The message being delivered by the unemployed NFL quarterback encourages his brand of protest. “Believe in something, even if it means sacrificing everything.” Of course, Colin really doesn’t want to sacrifice everything. He’d love to be back hurling footballs at wide receivers and tight ends. Also, likely taking his famous knee before the game during the National Anthem.
Politics and business have not mixed well for the NFL. Mr. Kaepernick has found the way to drive a wedge between fans and one of the most popular sporting events in America. In some communities, love of country and love of football go hand in hand. Colin has fostered a kind of fan divorce in this game.
The National Anthem controversy has become so divisive, ESPN decided NOT to even show anthem performances before Monday night NFL games it covers. The National Football League itself has had a terrible time locking in on a policy that purportedly would respect the players' rights and fans' loyalties to our nation. What a mess!
So Nike enters the fray by throwing its corporate weight of support behind Kaepernick. And they did it in a somewhat “in your face” style by airing the first of the “Just Do It” ads that featured Kaepernick in the first commercial break of the third quarter last Thursday night. That was the season opening NFL game between the Atlanta Falcons and Philadelphia Eagles. The ad ran two minutes.
The two minute commercial featured superstar athletes LeBron James, Serena Williams, and others. Content dealt with the controversy of NFL players protesting racial inequality, police brutality, and other issues by demonstrating during the national anthem. It’s part of the Nike “Dream Crazy” campaign.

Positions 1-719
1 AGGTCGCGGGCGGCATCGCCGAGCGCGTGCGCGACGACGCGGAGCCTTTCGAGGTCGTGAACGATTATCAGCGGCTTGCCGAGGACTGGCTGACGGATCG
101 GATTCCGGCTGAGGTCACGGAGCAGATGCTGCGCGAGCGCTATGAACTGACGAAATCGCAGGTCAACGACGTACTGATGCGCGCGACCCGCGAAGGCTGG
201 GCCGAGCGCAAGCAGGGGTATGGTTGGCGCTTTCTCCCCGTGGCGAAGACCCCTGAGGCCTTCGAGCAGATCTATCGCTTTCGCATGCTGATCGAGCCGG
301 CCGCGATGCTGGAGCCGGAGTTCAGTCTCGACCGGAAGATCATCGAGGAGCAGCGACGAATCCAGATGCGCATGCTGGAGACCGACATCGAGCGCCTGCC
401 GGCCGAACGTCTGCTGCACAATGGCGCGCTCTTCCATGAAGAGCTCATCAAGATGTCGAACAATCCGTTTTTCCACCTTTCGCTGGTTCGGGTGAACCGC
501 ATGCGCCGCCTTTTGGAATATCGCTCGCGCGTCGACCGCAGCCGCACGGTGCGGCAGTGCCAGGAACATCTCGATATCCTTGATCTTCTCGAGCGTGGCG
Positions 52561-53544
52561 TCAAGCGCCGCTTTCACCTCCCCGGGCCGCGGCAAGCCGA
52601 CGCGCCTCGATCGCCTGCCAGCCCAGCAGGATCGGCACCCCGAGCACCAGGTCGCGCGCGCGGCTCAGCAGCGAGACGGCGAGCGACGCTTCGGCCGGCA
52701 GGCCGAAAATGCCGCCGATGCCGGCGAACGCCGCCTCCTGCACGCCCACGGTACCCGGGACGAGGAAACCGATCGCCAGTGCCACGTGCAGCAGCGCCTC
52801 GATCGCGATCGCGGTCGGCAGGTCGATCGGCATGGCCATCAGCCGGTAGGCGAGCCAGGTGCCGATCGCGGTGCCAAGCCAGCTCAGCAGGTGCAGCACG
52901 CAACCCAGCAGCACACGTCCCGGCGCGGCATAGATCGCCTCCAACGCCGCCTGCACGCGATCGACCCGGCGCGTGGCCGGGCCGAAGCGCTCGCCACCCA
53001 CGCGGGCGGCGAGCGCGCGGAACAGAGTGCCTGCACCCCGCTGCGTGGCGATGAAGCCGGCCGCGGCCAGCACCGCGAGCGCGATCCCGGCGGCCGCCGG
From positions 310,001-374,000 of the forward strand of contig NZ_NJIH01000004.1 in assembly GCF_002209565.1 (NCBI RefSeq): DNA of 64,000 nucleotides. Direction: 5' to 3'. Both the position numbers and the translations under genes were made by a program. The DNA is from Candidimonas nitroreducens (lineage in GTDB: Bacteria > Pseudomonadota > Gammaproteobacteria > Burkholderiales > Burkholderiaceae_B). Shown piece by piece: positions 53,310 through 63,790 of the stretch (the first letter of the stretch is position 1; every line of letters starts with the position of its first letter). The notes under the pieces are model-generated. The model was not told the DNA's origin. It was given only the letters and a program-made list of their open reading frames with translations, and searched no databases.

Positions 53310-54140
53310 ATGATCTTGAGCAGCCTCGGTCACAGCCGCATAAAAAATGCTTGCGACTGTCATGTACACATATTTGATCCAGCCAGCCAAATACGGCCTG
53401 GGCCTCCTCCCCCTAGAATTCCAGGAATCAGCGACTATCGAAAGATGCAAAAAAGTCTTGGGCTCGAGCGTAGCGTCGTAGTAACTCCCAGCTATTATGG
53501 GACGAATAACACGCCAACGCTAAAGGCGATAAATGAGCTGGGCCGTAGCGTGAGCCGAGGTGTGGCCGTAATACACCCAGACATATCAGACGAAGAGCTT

The narrator, Colin Kaepernick, appears about half way through the ad. CBS News reported, “As a camera pans to reveal Kaepernick's face, a reflection of a United States flag is reflected on the facade of a building behind him.” And it ends with him saying, "Believe in something, even if it means sacrificing everything.” Touching. But to many, insulting.
A report from Morning Consult reports some interesting research findings. Before the announcement from Nike, the company had a net +69 favorable impression among consumers. That declined to a +35 favorable. Even in key demographics of younger generations, Nike users and African Americans, that rating declined. And how about this: before the announcement, 49 percent of Americans said they were absolutely or very likely to buy Nike products. That dropped to 39 percent now.
So how does Nike benefit? Bloomberg reported that according to the Apex Marketing Group, Nike generated $43 million in media exposure in the first 24 hours after the ad announcement was made. So some in the media industry believe the risk is worth it. And a company the size of Nike can afford to take that risk.
So do we applaud this effort by Nike…or not? I offer this assessment from Jim Geraghty’s opinion piece in the National Review:
“If you ever wondered what it would take to get the whole Social Justice Warrior crowd to loudly support a multinational corporation with nearly $35 billion in revenue in 2017; that pays its assembly line workers about 2.5 percent of production costs; that faces accusations that its factories bar independent inspections of working conditions; whose workers frequently faint from heat and exhaustion, and suffer wage theft, forced overtime, restrictions on their use of toilets, exposure to toxic solvents, and padlocked exit doors . . . well, apparently Colin Kaepernick is all that it takes.”
Note that revolutionaries can be positive. I follow one. His name is Jesus. He dealt with social justice by way of action. Caring for the poor. Healing the sick. Even raising the dead. Offering hope. Showing true sacrifice. I like His game plan better.
Instead of simply believing in something, pursue believing in someone. Discover the real Jesus. Then join me in taking a knee.
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Let’s Talk with Mark Elfstrand can be heard weekdays from 4-6 PM Central. To listen outside the Chicago area, tune to www.1160hope.com for live streaming or podcasts, or download the AM1160 app.
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